ATLANTA – Investigators with the Centers for Disease Control and Prevention (C.D.C.) and the Food Safety and Inspection Service (F.S.I.S.) of the U.S. Department of Agriculture (U.S.D.A.) identified ground beef as the source of an outbreak of E. coli O103 illnesses affecting 109 individuals in six states.
The C.D.C. said case patients reported eating ground beef at home and in restaurants. However, investigators have not identified a common supplier, distributor or brand of ground beef as the source of the outbreak strain. Traceback investigations are ongoing, the agency said.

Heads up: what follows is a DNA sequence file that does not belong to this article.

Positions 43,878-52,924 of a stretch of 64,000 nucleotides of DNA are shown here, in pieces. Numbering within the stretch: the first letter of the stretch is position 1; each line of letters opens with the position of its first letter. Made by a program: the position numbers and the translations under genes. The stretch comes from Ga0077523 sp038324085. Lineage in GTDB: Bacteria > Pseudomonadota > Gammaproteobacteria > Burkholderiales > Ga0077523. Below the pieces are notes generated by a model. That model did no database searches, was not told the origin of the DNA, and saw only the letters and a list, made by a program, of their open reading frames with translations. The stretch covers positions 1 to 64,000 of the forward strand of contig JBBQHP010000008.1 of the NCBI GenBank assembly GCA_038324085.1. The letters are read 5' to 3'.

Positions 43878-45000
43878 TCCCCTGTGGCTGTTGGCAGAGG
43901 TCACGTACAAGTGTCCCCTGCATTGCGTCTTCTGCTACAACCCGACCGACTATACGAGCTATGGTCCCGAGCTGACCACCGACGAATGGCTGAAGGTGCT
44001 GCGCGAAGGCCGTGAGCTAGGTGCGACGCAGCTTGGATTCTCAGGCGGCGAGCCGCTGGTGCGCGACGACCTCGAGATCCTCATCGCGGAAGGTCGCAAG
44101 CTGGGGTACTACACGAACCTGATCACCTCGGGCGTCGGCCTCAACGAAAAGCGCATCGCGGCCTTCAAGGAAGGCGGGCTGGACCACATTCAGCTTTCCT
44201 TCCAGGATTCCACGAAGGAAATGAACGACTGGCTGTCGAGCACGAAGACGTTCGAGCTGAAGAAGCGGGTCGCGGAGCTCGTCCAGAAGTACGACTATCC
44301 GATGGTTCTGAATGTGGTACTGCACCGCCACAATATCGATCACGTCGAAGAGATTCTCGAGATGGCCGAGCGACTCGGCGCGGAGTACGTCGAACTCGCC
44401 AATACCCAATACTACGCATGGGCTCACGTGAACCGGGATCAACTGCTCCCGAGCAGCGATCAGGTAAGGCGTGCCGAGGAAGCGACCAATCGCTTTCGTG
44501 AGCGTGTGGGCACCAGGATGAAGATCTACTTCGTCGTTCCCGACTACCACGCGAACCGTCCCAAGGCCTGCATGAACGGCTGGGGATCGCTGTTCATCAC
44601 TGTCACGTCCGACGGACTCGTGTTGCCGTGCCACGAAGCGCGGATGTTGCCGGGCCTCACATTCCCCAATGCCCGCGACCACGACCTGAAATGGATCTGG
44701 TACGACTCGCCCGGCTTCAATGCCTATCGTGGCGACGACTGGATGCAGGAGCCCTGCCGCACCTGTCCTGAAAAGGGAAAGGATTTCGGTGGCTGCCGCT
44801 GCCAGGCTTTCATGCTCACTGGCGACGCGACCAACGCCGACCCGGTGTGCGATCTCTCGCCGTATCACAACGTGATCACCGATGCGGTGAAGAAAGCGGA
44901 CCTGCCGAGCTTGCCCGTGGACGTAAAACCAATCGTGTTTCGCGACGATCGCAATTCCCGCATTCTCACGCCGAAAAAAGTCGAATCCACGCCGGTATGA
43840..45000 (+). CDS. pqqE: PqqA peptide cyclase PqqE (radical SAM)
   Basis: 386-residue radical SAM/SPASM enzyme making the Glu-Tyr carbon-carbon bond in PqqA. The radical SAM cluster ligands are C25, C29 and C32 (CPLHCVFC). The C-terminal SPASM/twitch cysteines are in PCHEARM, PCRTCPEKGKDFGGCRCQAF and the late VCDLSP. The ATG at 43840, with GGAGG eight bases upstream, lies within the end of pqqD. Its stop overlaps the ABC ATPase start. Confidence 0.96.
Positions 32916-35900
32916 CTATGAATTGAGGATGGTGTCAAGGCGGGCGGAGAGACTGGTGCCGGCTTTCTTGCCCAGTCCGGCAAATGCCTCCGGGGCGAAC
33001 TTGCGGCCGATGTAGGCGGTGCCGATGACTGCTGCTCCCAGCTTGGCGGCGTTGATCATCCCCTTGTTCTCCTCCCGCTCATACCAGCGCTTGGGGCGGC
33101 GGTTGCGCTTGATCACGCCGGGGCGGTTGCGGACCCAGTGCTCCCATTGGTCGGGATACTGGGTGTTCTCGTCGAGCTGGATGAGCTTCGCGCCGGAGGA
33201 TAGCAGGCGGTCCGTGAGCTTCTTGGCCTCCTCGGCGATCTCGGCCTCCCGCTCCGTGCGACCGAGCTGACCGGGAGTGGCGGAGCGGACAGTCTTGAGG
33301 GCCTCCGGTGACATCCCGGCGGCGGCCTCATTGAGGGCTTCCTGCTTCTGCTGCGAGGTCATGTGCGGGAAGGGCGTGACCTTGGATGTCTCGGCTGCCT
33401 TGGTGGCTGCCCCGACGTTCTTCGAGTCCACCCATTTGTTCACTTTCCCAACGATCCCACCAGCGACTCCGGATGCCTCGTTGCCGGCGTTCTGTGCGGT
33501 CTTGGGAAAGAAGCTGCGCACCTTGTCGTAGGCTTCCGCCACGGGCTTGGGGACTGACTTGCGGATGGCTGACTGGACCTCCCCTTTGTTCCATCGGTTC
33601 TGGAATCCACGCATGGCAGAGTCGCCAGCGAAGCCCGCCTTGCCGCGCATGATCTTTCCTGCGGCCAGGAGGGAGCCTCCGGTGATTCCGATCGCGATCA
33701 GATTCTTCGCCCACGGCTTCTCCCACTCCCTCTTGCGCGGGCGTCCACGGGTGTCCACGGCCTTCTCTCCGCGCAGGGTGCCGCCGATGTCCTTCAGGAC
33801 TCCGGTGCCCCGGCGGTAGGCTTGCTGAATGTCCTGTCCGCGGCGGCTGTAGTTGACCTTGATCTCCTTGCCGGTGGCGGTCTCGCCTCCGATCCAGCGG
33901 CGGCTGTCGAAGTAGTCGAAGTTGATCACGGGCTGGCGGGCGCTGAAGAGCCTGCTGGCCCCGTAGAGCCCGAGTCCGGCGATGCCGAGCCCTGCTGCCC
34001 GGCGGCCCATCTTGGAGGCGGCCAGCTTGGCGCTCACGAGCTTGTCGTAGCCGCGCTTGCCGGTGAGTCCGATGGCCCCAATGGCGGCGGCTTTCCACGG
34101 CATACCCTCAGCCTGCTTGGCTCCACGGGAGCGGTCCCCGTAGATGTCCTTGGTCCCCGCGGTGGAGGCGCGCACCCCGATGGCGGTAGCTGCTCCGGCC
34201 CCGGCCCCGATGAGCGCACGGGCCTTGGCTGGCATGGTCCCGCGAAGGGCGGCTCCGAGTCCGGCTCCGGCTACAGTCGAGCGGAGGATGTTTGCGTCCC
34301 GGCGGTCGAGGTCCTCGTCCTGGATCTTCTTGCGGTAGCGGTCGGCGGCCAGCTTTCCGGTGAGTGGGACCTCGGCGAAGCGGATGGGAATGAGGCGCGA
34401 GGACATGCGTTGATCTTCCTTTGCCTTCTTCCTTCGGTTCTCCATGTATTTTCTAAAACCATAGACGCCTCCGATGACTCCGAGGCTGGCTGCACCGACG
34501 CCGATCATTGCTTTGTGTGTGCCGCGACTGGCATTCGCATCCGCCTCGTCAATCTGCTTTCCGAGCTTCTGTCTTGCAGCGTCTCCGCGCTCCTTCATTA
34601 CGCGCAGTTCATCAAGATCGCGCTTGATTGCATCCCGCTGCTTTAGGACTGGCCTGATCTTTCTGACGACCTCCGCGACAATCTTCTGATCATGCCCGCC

Illness onset dates range from March 2 to March 26. Two deaths have been reported, but 17 people have been hospitalized.
Symptoms of an E. coli infection can include severe stomach cramps, diarrhea and vomiting. Some people may have a fever, which usually is not very high — less than 101˚. Roughly 5% to 10% of people are diagnosed with hemolytic uremic syndrome (HUS), which is a potentially life-threatening illness. Most people with HUS, recover within a few weeks, but some individuals can suffer permanent damage or die.